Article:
Add period at end in bibliographic record, but not in authority record
100 1#$aCorpeleijn, W. F. Th.
100 1#$aJunager, Sv.-Aa.
a period and one space
100 1#$aEnschedé, Ch. J.
a period and a comma
100 1#$aJones, Th.,$d1910-
100 1#$aCalles Ll., Alfonso
100 1#$aDahlan Aman, Mohd.,$cHaji
For these names, add a period at end in bibliographic record, but not in authority record
3. Prefixes (articles and prepositions) in certain names. Once authorized and variant access points for a person have been determined according to RDA 9.2.2.11 and RDA 9.2.3.10, use the following guidelines in encoding the constituent parts of the authorized and variant access points. Apply these guidelines, as appropriate, to authorized and variant access points in a name authority record and to authorized access points (including subjects) in a bibliographic record. In the examples used in the guidelines, only the germane variants have been shown.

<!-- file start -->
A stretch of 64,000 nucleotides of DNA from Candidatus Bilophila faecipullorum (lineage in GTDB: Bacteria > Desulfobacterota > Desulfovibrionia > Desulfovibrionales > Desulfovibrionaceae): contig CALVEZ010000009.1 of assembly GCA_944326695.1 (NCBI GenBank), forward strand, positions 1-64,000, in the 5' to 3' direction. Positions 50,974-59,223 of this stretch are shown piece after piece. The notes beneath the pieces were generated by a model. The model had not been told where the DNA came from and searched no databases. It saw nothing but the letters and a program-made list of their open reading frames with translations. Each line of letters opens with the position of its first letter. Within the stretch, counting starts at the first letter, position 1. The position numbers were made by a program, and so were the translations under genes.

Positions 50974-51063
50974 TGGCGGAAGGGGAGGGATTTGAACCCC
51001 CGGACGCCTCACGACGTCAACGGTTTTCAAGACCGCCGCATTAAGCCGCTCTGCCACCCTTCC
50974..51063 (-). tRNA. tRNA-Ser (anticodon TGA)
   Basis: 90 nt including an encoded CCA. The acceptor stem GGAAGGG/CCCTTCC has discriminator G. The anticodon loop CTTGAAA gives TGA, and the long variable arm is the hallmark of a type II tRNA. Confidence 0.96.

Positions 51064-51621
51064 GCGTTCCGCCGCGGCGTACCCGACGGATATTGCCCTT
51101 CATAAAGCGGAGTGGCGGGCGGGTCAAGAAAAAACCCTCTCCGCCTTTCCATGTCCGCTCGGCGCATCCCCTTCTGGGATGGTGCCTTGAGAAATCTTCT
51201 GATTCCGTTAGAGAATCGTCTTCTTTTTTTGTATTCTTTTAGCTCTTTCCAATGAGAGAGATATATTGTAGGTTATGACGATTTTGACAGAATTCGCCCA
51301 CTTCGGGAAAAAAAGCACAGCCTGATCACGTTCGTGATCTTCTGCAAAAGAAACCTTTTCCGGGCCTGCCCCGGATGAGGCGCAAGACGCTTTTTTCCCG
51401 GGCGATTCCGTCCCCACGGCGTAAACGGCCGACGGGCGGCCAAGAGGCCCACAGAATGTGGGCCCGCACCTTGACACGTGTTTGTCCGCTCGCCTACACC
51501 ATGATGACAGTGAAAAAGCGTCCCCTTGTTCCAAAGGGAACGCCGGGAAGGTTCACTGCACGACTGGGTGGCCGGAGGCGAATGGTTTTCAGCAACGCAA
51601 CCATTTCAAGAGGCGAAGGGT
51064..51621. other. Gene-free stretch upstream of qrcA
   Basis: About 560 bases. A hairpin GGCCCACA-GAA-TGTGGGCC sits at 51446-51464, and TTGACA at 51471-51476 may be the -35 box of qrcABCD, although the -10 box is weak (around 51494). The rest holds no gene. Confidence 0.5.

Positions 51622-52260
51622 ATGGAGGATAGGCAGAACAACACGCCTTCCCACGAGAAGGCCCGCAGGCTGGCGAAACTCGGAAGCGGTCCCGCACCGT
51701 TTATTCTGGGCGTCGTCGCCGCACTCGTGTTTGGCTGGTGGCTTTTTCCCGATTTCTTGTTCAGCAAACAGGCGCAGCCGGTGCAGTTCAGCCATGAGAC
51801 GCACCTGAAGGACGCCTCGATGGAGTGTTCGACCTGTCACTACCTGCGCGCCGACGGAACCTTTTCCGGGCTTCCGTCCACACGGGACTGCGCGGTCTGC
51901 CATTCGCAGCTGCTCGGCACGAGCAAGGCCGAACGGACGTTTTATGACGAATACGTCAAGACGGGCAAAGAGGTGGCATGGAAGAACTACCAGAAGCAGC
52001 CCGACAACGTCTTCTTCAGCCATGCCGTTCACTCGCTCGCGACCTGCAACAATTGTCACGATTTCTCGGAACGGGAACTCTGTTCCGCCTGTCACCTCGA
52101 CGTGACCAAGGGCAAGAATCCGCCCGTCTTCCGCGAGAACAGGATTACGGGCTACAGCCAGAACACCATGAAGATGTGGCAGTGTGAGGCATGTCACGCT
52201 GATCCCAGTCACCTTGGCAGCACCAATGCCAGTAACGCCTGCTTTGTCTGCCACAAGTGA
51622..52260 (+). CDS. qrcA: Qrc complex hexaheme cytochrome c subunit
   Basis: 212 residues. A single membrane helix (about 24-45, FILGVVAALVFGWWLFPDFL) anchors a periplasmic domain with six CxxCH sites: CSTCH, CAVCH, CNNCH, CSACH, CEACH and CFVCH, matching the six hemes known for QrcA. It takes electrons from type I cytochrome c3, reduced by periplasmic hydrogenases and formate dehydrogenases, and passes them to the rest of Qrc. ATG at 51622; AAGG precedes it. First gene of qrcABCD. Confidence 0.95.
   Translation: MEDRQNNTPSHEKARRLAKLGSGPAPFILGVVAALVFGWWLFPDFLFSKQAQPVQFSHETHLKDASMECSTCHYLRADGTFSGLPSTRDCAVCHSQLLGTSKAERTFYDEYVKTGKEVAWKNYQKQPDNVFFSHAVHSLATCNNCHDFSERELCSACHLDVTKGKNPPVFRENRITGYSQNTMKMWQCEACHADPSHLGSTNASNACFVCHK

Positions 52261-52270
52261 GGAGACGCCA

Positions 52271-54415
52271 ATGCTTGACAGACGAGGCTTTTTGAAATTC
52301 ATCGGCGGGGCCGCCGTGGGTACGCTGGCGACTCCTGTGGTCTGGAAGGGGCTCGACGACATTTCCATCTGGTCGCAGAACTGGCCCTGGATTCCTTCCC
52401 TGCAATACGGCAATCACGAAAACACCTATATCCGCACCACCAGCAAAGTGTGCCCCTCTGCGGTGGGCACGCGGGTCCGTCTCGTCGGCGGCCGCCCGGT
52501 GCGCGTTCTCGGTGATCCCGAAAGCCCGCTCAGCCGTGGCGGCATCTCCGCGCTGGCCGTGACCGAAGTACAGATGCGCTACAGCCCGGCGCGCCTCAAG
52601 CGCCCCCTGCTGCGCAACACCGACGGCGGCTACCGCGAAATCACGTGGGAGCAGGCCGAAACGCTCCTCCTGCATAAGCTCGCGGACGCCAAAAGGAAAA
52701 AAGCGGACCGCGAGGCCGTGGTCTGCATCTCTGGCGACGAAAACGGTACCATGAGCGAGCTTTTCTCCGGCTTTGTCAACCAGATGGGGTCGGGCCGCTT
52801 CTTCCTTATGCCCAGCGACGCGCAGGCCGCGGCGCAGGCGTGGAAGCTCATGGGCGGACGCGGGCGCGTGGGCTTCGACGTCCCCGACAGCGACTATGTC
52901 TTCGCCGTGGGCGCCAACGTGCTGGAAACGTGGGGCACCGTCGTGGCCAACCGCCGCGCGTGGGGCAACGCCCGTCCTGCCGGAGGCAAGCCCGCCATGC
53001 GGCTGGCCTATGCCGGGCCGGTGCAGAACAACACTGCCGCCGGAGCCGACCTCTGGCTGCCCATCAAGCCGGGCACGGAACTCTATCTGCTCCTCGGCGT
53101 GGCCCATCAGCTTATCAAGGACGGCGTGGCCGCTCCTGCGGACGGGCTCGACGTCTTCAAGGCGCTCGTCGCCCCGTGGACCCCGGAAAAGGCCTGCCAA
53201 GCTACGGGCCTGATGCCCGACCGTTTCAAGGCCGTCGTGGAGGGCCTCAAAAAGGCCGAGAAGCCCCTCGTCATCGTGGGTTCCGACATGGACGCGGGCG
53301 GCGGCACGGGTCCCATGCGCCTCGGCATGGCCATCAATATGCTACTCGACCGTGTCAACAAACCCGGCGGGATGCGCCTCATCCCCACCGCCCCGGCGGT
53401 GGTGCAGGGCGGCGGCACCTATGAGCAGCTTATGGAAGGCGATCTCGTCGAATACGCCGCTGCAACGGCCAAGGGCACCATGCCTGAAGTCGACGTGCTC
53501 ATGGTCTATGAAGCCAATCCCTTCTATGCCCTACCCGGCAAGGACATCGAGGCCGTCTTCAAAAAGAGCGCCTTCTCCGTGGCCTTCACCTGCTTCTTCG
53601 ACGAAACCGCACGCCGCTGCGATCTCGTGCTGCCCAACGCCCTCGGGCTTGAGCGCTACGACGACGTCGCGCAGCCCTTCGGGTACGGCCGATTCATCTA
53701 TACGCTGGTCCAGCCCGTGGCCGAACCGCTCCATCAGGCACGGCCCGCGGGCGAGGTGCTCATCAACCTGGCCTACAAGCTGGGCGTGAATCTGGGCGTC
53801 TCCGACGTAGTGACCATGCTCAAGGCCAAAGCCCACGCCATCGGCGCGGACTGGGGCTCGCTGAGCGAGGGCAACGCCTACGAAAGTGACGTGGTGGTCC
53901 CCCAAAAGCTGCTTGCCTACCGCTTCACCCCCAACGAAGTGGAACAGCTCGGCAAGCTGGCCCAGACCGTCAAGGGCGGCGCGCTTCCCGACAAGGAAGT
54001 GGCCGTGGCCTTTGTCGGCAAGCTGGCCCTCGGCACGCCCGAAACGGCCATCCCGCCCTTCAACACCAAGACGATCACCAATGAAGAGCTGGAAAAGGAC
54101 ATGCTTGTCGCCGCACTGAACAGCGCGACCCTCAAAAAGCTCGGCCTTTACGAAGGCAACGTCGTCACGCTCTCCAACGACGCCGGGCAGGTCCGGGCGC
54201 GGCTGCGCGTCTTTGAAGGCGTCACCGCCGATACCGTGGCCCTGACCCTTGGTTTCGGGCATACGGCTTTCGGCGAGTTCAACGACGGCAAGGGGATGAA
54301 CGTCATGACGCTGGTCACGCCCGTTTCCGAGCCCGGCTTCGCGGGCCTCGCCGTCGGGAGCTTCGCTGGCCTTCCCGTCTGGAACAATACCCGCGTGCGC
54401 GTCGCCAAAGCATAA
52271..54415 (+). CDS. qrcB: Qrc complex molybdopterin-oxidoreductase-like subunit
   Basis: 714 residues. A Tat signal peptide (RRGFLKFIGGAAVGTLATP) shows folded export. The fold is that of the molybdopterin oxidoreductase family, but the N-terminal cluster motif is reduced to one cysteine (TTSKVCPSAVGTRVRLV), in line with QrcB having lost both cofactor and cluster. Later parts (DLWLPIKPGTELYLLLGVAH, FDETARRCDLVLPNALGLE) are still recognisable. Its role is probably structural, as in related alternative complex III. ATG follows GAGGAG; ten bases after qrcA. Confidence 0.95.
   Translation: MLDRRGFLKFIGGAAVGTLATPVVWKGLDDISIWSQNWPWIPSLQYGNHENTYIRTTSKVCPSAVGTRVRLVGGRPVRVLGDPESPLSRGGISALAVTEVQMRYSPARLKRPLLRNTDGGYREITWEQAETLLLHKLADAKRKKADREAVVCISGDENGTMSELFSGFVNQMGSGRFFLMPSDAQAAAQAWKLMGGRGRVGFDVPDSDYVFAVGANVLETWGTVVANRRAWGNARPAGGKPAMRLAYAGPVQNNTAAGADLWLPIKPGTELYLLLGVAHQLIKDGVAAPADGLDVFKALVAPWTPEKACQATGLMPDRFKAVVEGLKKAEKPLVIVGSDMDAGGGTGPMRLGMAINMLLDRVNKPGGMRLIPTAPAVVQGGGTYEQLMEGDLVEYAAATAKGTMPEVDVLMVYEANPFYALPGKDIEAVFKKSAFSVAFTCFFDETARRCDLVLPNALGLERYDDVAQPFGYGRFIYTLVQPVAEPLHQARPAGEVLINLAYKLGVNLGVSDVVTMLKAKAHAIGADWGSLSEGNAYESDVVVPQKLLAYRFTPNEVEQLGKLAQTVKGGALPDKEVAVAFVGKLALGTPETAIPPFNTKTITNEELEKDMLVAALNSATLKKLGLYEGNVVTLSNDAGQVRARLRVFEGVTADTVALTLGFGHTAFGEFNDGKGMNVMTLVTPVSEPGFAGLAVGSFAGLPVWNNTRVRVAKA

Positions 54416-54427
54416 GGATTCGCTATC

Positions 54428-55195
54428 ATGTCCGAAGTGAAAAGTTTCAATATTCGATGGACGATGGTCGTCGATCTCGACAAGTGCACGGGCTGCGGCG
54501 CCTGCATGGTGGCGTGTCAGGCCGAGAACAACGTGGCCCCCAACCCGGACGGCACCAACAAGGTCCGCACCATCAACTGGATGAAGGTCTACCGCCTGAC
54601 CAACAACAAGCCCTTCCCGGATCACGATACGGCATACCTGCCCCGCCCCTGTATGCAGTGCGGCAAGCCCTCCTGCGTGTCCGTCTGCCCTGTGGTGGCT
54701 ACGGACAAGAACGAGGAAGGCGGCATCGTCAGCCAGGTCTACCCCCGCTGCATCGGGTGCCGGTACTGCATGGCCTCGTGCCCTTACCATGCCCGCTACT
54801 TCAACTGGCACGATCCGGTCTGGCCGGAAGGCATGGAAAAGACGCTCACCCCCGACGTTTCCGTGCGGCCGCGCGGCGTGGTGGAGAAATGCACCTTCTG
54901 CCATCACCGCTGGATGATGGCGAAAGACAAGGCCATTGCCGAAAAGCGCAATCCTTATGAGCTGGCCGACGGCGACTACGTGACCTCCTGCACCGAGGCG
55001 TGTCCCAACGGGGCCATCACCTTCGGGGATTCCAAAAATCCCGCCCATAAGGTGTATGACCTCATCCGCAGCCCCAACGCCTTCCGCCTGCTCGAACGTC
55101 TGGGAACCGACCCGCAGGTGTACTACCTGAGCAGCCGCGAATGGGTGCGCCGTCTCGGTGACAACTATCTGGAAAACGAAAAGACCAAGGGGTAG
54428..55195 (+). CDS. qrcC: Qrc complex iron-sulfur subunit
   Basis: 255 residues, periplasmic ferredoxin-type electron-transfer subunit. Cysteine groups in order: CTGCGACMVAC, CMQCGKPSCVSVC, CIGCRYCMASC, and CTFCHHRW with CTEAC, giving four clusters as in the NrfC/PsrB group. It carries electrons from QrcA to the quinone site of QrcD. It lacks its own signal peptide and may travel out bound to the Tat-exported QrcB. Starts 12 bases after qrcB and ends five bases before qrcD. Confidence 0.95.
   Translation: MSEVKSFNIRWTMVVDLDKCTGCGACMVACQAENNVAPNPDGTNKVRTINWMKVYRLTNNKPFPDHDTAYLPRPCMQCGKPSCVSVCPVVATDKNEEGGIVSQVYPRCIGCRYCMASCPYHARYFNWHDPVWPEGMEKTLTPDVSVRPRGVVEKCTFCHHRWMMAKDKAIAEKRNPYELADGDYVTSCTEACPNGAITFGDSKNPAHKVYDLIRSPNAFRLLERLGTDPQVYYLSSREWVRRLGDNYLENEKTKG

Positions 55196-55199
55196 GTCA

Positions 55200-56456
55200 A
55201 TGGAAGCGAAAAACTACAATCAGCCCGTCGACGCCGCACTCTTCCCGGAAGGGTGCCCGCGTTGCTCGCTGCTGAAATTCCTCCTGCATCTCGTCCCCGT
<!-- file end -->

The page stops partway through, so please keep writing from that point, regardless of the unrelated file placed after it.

a)
Prefix immediately follows the first element. If the first element of an authorized or variant access point for a person is followed directly by a prefix without intervening data (e.g., forename(s), name(s) serving the function of a forename as in the case of certain Portuguese names, forename initial(s)), separate the prefix from the first element by a comma and place the prefix, etc., in the MARC record as part of the $c subfield, the subfield for words and phrases associated with the authorized or variant access point. The purpose of this practice is to prevent prefixes from being treated as forenames.

EXAMPLE
100 1#$aWalle-Lissnijder,$cvan de
400 1#$aLissnijder,$cvan de Walle
400 1#$aVan de Walle-Lissnijder
400 1#$aWalle-Lissnijder, Edm. van de
100 1#$aDe Sanctis
400 1#$aSanctis,$cDe
100 1#$aCordemoy, Géraud de,$d-1864
400 1#$aFourneillis,$cdes,$d-1684
100 1#$aDiego O., Carlos A. de
400 1#$aDiego,$cde
b)
Prefixes in names lacking forenames but containing words or phrases associated with an authorized or variant access point. Formulate such authorized or variant access points with the prefixes following any words or phrases associated with the name.

EXAMPLE
100 1#$aWinter,$cDoctor de